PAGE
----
From Forever 21 to Apple: ‘Making’ in China and the USA

Parsons School of Design: Art/Design Hist & Theory

Liberal Arts

Undergraduate Course

Graduate Course

Degree Students

From Forever 21 to Apple

Spring 2019

Taught By: Christina Moon

Section: A

CRN: 6871

Credits: 3

From fast-fashion (Forever 21, H&M, Zara), fast-furniture (IKEA), and fast-technologies (Apple, mobile phone technologies), to '99 cent stores,' Wal-Mart, and repeatable global offices, malls, airports, and franchises around the world, global commerce creates design and material goods which are disposable, conveniently used by millions of people, and made by a global workforce of migrant labor on global assembly lines of production. The evolution of industrial craft paradigms to now 'just-in-time' production systems and global 'supply-chain capitalism' has dramatically made possible new designs and products which pattern modes of living in modern daily life, structuring our dependencies towards convenience, immediacy, fast and the 'new.' From 19th century industrial communities, 20th century craft workers, to a 21st century world full of multinational corporations of automated assemblies, and hyper-specialized small time producers, what is the state of manufacturing and making in the reimagination of new futures? In this course, we will consider the history and relationship of industrial craft paradigms, flexible arrangements, and mass production between the US and Asia. Our everyday lives are inundated with trendy, cheap, timely, and disposable products that offer us quick fantasies of a good life, luxury, freedom, mobility, and unlimited experimentations in self-expression. How do these products provide insight into who we are and who we wish to be? What makes these things even possible in our everyday lives? Some topics include fast-fashion and luxury goods; shanzai and copy cultures; notions of “quality;” the aesthetics of cheap plastic goods; the ‘skills’ of workers and machines; design piracy and intellectual property; the logistics of shipping containers and ports; villages of craft handiwork and massive mass production factories. Central to these discussions will be questions on ethnicity, race, migration, labor, class, gender and sexuality. A major goal of the course is to consider the ‘patchiness’ and failures of global capitalism and the struggles of a global workforce living in precarity. We will look for hope and possibilities amidst capitalist ruins, among “makers” who create, innovate, and subvert from design cultures of below.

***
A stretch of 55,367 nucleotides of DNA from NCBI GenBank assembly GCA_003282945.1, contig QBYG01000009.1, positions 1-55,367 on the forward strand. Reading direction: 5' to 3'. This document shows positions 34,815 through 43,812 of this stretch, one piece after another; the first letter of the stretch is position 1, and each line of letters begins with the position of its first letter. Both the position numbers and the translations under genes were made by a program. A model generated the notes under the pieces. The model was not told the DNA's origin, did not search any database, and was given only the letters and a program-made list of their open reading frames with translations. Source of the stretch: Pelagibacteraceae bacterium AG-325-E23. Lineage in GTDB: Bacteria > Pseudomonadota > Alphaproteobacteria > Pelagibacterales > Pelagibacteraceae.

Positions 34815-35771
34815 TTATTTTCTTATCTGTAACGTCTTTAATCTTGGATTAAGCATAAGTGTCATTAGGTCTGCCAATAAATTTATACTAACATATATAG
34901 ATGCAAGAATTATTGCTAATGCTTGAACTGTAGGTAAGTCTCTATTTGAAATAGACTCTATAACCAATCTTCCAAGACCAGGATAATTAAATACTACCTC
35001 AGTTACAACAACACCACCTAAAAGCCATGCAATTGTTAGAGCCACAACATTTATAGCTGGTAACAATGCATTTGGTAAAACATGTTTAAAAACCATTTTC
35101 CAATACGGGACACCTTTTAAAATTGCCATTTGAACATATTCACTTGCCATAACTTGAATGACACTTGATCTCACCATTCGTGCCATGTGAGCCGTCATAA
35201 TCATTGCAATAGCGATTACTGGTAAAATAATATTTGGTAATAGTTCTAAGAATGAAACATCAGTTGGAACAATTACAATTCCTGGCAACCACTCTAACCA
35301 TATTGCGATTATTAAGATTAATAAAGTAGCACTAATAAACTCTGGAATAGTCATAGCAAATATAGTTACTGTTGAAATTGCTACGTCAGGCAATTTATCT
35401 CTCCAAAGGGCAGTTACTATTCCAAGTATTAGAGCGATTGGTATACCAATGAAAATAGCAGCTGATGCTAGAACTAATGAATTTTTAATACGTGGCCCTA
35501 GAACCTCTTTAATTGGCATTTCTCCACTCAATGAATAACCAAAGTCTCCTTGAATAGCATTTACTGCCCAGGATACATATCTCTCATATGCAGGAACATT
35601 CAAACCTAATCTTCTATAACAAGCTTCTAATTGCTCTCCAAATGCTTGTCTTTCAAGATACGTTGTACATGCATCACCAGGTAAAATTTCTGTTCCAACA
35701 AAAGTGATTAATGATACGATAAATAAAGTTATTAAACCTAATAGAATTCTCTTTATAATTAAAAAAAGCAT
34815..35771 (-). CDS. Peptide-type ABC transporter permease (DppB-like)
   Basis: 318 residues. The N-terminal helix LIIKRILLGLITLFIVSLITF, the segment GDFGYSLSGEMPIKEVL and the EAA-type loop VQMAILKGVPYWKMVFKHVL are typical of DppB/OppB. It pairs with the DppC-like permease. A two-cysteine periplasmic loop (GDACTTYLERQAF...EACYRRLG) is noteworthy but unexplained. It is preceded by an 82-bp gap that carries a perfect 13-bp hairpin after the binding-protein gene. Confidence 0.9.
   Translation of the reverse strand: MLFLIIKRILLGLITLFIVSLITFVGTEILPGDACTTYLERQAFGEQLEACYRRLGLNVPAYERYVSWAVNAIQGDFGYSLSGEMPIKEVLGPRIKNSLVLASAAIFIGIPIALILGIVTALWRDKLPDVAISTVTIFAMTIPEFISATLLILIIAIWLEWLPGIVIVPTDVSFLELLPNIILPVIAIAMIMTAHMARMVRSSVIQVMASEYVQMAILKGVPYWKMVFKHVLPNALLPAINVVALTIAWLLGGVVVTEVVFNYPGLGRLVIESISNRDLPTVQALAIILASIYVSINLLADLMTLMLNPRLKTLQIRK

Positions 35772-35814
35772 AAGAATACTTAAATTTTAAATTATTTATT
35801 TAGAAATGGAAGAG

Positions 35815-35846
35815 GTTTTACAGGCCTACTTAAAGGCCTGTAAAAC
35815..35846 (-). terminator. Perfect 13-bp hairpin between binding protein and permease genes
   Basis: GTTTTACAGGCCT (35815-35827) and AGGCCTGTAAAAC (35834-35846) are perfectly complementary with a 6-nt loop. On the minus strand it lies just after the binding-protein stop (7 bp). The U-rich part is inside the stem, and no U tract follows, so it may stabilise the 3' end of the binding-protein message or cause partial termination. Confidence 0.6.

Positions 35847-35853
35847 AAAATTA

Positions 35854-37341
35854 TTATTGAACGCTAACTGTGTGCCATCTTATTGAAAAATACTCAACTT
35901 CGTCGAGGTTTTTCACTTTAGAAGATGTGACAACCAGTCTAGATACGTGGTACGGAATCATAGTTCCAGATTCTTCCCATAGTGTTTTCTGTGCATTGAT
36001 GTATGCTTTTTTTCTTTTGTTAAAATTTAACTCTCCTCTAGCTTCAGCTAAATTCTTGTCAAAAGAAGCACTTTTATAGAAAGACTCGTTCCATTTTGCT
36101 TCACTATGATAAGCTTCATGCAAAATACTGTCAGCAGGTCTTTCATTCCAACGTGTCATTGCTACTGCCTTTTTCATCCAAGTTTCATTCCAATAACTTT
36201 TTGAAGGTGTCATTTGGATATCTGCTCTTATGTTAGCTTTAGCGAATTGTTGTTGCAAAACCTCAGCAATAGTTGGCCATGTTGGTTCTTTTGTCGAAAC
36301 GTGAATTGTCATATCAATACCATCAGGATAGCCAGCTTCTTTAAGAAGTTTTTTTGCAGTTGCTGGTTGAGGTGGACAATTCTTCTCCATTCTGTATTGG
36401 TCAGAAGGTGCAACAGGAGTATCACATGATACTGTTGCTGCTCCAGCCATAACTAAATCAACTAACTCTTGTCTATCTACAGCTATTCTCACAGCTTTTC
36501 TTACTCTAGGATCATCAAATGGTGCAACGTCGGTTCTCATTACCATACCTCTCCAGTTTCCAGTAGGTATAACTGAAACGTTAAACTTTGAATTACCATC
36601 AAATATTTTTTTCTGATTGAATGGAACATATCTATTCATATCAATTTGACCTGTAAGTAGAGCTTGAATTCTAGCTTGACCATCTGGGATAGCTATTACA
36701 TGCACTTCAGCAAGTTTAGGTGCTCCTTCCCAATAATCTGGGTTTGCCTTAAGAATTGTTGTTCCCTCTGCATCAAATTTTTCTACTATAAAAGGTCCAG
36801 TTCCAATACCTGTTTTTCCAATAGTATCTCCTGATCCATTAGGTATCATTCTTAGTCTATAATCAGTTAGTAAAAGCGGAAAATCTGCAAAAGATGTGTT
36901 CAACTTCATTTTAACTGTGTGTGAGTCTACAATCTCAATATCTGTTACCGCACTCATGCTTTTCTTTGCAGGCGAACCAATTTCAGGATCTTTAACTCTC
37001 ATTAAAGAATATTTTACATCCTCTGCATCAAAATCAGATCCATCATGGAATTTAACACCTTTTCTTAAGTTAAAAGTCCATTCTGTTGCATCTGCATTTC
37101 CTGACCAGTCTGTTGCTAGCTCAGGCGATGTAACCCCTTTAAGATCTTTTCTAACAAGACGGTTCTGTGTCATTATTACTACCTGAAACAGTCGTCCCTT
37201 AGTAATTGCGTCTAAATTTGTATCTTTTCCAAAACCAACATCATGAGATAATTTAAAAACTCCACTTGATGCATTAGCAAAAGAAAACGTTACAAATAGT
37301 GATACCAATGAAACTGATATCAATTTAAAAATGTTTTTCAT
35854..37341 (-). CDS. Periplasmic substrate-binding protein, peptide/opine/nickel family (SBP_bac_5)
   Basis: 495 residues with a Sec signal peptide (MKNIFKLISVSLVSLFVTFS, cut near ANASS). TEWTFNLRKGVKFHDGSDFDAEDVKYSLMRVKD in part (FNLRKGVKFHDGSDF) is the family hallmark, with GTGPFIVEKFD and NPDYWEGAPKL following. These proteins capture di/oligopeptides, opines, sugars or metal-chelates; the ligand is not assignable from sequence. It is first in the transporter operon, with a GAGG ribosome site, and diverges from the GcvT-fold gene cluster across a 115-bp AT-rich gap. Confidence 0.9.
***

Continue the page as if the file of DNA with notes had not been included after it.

Open to: All university graduate degree students. Pre-requisite(s): none.

College: Parsons School of Design (PS)

Department: Art/Design Hist & Theory (PGHT)

Campus: New York City (GV)

Course Format: Seminar (R)

Max Enrollment: 15

Enrollment Status: Closed*

*Enrollment status information is updated every five minutes. The status of this course may have changed since the last update. Open seats may have restrictions that will prevent some students from registering. Updated: 3:32pm 5/24/2019

Meeting Info:

Days: Tuesday

Times: 12:10pm - 2:00pm

Building: 6 East 16th Street

Room: 704

Date Range: 1/22/2019 - 5/7/2019